There are many reasons you may consider rhinoplasty, and not all are cosmetic. Sometimes, the decision comes following current or past nose trauma. In fact, “Glee” star Dianna Agron admitted to David Letterman that she had undergone nose surgery after breaking her nose—not once but twice—when she was younger.

If you have broken or injured your nose, you may need nose surgery to repair the damage, or you may not. Whatever the treatment and outcome.

Definition & Symptoms
While most of us know what a broken nose is, many do not realize how common this injury is. Argon referenced two instances in her childhood that resulted in a broken nose—once after a punch to the face (not meant for her) and another after an on-stage collision.

Typical symptoms of a broken nose are a nosebleed, bruising around the eyes and/or black eyes, tenderness, crunching/cracking when touched, visible deformity, and difficulty breathing through the nose as a result of swelling and/or other blockage.

Although many broken noses can be treated at home, medical intervention is sometimes necessary. If, for example, pain and other symptoms do not improve after a few days, it is recommended that you see a doctor to assess the damage. If the septum is intact and there are no external cuts needing stitches, your doctor will provide you with instructions on how to best manage the pain and swelling.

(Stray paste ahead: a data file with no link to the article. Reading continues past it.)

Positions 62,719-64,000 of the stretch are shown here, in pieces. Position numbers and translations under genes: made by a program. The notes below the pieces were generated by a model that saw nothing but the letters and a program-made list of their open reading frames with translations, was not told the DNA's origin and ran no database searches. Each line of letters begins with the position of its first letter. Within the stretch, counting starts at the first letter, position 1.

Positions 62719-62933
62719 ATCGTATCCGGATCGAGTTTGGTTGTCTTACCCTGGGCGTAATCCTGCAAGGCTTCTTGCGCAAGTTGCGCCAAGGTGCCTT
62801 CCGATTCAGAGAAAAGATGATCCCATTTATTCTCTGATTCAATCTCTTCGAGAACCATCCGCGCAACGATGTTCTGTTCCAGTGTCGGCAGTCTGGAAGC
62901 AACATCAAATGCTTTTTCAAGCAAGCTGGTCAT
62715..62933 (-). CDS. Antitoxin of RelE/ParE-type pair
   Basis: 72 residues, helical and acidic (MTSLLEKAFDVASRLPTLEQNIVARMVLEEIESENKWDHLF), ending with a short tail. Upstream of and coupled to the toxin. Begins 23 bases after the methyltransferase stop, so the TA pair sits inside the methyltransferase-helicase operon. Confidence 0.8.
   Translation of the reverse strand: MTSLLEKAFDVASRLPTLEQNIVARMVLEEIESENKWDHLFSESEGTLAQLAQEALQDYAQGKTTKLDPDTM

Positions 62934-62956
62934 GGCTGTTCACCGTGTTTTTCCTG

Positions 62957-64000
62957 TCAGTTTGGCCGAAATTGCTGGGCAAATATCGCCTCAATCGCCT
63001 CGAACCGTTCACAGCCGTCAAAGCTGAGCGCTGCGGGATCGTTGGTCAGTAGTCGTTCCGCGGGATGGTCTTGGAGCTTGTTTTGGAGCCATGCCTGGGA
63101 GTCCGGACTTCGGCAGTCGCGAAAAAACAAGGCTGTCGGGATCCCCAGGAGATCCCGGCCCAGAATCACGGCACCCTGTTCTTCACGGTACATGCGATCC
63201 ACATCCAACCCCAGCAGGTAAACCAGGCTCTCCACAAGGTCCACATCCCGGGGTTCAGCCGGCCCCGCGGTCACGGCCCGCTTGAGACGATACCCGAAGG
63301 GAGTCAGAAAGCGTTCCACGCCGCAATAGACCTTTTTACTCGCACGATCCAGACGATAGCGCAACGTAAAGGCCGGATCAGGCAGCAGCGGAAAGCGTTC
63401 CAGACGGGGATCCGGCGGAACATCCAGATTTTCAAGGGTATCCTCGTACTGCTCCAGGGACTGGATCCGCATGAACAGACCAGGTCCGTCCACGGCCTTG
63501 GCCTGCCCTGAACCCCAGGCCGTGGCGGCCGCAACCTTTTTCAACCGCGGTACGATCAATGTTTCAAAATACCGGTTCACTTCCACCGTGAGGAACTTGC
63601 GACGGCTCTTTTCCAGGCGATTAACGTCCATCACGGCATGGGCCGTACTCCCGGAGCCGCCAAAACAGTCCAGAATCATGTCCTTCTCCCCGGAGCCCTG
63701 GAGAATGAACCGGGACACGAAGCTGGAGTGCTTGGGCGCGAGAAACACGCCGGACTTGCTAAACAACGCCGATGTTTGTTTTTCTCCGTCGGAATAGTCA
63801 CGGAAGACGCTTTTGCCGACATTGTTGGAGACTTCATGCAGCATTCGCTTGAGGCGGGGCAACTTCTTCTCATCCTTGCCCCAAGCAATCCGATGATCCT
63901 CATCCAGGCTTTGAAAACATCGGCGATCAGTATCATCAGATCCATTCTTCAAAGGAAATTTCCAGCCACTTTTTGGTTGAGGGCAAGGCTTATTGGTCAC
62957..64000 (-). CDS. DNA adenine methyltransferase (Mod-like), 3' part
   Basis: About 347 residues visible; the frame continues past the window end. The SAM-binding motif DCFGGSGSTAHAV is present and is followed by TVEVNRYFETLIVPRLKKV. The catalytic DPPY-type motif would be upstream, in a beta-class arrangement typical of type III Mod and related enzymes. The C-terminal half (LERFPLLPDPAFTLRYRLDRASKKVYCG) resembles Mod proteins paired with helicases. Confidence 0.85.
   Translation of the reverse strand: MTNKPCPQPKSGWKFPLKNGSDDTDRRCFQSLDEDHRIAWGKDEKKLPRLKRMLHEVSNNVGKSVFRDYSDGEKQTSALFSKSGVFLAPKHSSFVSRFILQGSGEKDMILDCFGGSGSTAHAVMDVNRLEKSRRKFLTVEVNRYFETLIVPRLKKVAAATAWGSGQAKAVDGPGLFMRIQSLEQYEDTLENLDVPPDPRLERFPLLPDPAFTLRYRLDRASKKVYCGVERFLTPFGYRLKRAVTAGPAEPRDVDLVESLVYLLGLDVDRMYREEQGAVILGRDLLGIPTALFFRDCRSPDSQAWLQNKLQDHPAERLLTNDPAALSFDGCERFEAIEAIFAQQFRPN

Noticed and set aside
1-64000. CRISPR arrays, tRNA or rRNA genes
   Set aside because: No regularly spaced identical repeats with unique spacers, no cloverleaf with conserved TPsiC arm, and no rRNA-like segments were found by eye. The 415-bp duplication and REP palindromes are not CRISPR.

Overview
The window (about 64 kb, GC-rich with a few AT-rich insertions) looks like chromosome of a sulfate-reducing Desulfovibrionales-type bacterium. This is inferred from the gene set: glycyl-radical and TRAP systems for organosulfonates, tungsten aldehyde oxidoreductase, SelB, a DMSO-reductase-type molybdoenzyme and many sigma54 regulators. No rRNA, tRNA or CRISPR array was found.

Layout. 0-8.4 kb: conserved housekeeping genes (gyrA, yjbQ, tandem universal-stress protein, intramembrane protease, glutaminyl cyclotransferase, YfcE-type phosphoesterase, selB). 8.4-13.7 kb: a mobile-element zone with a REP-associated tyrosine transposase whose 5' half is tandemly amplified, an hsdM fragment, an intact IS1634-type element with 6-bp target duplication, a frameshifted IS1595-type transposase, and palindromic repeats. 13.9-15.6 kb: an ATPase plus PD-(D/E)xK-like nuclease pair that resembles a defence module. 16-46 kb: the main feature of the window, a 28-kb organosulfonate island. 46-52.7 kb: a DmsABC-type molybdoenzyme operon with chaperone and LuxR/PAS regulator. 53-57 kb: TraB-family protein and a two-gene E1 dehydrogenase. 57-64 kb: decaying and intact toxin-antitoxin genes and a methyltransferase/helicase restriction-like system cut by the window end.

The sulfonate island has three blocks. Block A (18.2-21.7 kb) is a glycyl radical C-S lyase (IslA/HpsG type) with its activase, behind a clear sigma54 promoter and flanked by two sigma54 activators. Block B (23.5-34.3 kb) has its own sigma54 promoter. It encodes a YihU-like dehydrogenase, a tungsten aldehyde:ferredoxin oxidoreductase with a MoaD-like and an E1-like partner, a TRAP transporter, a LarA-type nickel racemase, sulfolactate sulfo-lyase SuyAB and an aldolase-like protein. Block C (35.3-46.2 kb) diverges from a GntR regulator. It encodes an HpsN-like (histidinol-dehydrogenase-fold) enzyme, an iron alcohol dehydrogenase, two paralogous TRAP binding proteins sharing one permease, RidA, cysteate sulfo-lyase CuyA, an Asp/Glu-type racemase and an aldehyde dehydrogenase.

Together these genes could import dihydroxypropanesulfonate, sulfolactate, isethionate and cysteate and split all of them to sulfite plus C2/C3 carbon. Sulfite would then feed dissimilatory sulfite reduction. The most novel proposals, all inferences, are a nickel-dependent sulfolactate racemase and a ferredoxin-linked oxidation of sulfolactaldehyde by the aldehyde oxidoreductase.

Because of possible complications, it is important not to wait too long to seek treatment if symptoms persist. If, however, you have a fever, a nosebleed that won’t stop, open wound, headache or neck pain, vision problems, concussion symptoms, visible swelling of the septum, or clear fluid dripping from the nose, the NHS recommends you go immediately to your nearest A&E department.

A crooked nose will typically be treated in the hospital, but resetting is not done until after all swelling has gone down—typically a few weeks following the injury.

Consulting a Surgeon
After a broken nose, a consultation with a specialist is sometimes necessary due to long-term, lingering medical problems arising from the damage or as a matter of cosmetic preference. Sometimes the nose, once broken, even when set appropriately, doesn’t return to normal—whether it be aesthetically or functionally. These lingering effects are obvious as time passes, making it imperative that you wait 6 months or longer before seeking corrective surgery.

Consulting a trained rhinoplasty surgeon will help you to determine the best course of action to correct any problems and address any concerns. If you have suffered a broken nose or trauma to the nose and are considering nose surgery to correct resulting medical or cosmetic issues, contact us today for a consultation.